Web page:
Grace Gawler – Grace Gawler Institute: How emotions can affect the healing and recovery process in cancer patients

Part 2. The Importance of Emotions in Healing and RecoveryPlease pass on this blog URL to anyone you know who is dealing with cancer
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It is challenging to find the words to discuss emotional material. Our feelings and emotions are so personal, internal. Emotions – be they positive or negative – up or down, have an influence on the brain and brain chemicals. Those chemicals, neuro-peptides, hormones, endorphins to name a few, can influence the body’s chemistry. Day to day more flippant emotions are natural – they come and they go. Where emotions begin to be significant in terms of our health, is in the areas of chronic stress and trauma especially long term or unrelenting trauma. Feelings and affects associated with traumatic events can alter chemistry in mind and body. Below I relate my own experience around this important issue as an example. When talking of emotions and illness it is important not to lean into self-blame or the “I caused my cancer” trip. This article is adapted from my previously published article in the British Holistic Medical Journal. For more on emotions see Reviews on the menu or purchase  Women of Silence the Emotional Healing of Breast Cancer – book and eBook format.

For 13 years of my life I was intimately involved as a patient; not a cancer patient, although the ultimate outcome was, so I am told, the same type of residual nerve damage. It was life threatening many times due to bowel obstructions. My surgical procedures, including ileostomies, colostomies and associated procedures that have left me with little remaining bowel – even my ileum and small bowel was affected 1.7 meters (~5 ft)  How could this happen to a healthy, disease free person who had attended to their self–care far better than most.  I meditated, did yoga,  practised Tai Chi daily, enjoyed my four children and lived my passion. I am also blessed with a vibrant gene pool of long livers most of whom died from old age causes. So – what happened? I had looked after others, cared for my physical self – but in the background a shadow lurked. This “shadow” appeared from time to time but I “thought” I had it under wraps – after all I worked with women with breast cancer specifically in emotional healing!! I understood emotions intellectually, felt them physically yet somehow as a powerful woman and personality, I felt powerless to do anything about a particular group of traumatic events that added up over the decades.

For many years I had been aware of all the “signs” and “messages” in my life and relationship. I taught these concepts but pushed my own significant emotional material into an invisible container hoping that the other attributes of my life would over-ride the issues. Hmmm! How wrong I was!  I was completely vulnerable to the emotional effects of one traumatic incident – I will name it uninvited change. One day; ill-prepared, an incident best described as “the straw that broke the camel’s back” suddenly appeared. My  invisible, shadowy “container” suddenly flowed over manifesting as a overpowering downward force that this time, I could not control or hold back – a experience to which I had no immunity. The power of my own emotions and my vulnerability to experience sudden loss and grief shocked me.  I was also shocked by the absolute authority that my emotions had over both my body and rational mind and my utter lack of control to do anything about it. Intellectually I understood this; but to experience it was a different issue.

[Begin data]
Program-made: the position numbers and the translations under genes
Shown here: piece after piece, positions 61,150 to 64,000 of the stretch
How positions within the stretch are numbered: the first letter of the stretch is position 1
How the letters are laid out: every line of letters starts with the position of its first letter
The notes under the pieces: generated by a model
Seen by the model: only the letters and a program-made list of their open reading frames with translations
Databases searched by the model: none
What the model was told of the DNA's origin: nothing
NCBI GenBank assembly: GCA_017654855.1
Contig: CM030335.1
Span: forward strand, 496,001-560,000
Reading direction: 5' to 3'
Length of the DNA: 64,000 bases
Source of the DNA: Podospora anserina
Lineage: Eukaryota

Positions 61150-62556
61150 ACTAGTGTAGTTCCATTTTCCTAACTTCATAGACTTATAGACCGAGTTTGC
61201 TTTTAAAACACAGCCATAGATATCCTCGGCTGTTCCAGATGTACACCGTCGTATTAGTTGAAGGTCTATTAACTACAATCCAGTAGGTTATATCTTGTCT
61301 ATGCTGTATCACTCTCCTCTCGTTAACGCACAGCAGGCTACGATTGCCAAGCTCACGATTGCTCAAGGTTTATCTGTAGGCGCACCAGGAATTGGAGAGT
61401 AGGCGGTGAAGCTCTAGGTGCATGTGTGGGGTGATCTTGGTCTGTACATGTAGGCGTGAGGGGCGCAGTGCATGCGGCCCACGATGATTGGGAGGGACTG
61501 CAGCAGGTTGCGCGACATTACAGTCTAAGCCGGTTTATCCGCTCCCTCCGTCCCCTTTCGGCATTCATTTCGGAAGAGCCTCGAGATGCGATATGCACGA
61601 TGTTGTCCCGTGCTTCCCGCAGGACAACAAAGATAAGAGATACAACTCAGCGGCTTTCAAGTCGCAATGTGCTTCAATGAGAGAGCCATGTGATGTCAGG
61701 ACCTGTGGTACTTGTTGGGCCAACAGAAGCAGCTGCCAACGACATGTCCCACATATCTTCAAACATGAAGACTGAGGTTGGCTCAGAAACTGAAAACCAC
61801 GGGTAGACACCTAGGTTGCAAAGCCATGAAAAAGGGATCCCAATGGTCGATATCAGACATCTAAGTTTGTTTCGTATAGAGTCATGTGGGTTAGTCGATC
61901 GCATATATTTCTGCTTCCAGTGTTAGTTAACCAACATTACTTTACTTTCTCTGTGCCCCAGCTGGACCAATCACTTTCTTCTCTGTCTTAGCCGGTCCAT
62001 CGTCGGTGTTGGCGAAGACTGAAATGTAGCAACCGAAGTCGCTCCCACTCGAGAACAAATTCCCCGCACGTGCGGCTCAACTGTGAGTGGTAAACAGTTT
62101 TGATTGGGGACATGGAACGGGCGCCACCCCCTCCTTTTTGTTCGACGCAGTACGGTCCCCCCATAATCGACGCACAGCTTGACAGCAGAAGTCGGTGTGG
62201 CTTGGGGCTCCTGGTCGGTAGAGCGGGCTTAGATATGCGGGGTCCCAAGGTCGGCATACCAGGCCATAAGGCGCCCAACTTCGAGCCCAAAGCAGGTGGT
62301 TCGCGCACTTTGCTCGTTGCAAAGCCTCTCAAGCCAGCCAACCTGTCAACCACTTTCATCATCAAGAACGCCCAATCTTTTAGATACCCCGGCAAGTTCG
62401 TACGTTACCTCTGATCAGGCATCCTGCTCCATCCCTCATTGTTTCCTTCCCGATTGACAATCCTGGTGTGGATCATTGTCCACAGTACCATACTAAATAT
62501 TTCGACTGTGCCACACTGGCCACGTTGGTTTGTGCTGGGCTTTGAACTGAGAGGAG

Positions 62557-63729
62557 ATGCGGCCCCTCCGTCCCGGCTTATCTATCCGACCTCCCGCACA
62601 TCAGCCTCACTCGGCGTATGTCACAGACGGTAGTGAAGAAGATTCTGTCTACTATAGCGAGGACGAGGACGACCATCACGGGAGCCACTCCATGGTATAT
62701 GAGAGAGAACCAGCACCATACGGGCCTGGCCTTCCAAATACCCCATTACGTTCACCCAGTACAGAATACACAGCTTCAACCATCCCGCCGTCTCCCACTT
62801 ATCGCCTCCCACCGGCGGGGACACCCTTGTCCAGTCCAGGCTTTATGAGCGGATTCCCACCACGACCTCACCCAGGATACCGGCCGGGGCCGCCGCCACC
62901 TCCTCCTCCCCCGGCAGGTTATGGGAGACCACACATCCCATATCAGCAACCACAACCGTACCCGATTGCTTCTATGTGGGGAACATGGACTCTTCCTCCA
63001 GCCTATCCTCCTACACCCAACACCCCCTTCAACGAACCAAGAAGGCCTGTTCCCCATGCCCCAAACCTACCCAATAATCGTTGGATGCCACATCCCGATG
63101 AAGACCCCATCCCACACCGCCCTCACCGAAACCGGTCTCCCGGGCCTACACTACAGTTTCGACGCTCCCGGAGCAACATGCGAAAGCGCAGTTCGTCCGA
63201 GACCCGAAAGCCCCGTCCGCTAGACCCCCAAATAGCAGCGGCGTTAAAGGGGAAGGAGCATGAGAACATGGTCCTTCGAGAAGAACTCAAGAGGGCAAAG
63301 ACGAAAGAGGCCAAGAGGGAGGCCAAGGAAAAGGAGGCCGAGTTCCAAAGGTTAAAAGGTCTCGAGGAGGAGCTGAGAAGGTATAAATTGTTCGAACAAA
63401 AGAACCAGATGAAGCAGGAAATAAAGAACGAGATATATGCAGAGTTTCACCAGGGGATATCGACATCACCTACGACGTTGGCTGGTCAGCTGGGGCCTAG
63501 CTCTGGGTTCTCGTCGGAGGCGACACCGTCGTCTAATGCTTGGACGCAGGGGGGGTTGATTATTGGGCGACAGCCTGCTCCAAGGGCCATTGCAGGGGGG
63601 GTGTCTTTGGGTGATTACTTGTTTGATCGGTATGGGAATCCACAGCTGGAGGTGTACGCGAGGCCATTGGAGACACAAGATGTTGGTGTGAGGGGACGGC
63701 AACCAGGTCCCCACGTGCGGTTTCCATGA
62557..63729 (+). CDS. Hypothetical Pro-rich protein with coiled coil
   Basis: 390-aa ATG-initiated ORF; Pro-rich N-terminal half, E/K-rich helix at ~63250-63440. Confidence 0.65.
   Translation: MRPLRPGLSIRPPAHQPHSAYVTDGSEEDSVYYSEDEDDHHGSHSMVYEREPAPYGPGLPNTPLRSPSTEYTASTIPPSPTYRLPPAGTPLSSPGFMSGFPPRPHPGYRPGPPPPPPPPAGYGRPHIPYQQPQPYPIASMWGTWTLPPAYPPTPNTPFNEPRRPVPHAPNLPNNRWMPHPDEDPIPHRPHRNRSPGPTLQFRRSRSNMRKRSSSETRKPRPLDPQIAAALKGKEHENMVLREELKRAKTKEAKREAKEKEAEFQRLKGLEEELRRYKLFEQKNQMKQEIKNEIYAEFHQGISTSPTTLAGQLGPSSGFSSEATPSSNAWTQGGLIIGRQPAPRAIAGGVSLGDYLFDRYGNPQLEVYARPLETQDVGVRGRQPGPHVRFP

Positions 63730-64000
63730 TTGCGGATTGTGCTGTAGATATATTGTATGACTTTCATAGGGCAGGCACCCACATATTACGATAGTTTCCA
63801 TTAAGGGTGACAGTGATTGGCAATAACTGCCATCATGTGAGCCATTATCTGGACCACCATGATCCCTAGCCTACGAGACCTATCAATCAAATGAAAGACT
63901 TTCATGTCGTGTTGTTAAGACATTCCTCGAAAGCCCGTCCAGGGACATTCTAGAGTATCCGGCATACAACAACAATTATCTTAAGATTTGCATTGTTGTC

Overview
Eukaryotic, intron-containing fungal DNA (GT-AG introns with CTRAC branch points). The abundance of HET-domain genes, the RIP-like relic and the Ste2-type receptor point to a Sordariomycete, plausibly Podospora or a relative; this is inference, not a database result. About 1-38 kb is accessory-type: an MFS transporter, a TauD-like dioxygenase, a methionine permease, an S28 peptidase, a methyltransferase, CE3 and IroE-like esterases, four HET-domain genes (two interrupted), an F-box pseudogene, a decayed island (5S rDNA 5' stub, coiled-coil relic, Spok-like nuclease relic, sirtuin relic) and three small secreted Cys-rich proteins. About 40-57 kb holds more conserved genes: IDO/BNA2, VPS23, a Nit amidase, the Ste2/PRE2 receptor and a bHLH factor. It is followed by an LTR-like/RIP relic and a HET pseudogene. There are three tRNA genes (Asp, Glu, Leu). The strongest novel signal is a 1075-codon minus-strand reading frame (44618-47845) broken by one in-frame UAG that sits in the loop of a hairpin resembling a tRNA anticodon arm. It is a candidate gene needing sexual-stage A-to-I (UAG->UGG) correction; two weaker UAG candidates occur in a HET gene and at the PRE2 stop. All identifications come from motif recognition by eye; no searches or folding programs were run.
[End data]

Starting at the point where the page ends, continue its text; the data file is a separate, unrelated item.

Like many issues in life one never knows grief or loss until one experiences it at that raw primal level. My trigger for this event was a deeply personal one. My partner and husband of twenty- three years had suddenly left the family.  It is no coincidence that my uterus totally prolapsed. A great metaphor for the bottom falling out of my life! This was a direct demonstration of the power of emotions. I had birthed four children, was exceptionally fit and had been told that my pelvic floor was in good condition. My surgeon described my condition as an “emotional prolapse”; he had seen it before! But, it did not end there. Following the subsequent hysterectomy and repair, my rectum and lower bowel became paralysed and did not function again.  Reactions to this whole scenario by friends and colleagues were also interesting. New age friends as expected all talked of karma, causes and astrology as if this occurred because I hadn’t paid taxes in a past life! The more conservative did not know how to handle it and so went into silence and denial but a wise mentor said something helpful and simple to me. She said “Bad things happen to good people you know. Just because we do all these things to promote our health doesn’t mean we are immune to the effects of life!”

 I began to realize at first hand, the loneliness and isolation that can come with a diagnosis and as well, how people’s fear of emotional material caused them to react in surprisingly different ways around me. Their discomfort was palpable. Patients are happy to discuss diet, supplements and stress management – but so many shy away from the power of discussing the truths of their own emotions. I have seen people die rather than disclose a secret or a traumatic event that severely impacted their life. Sometimes family members come to me identifying a place on the patient’s life time-line where they witnessed the impact of an event that changed the way that person could “be” in the world.
To be continued in my next post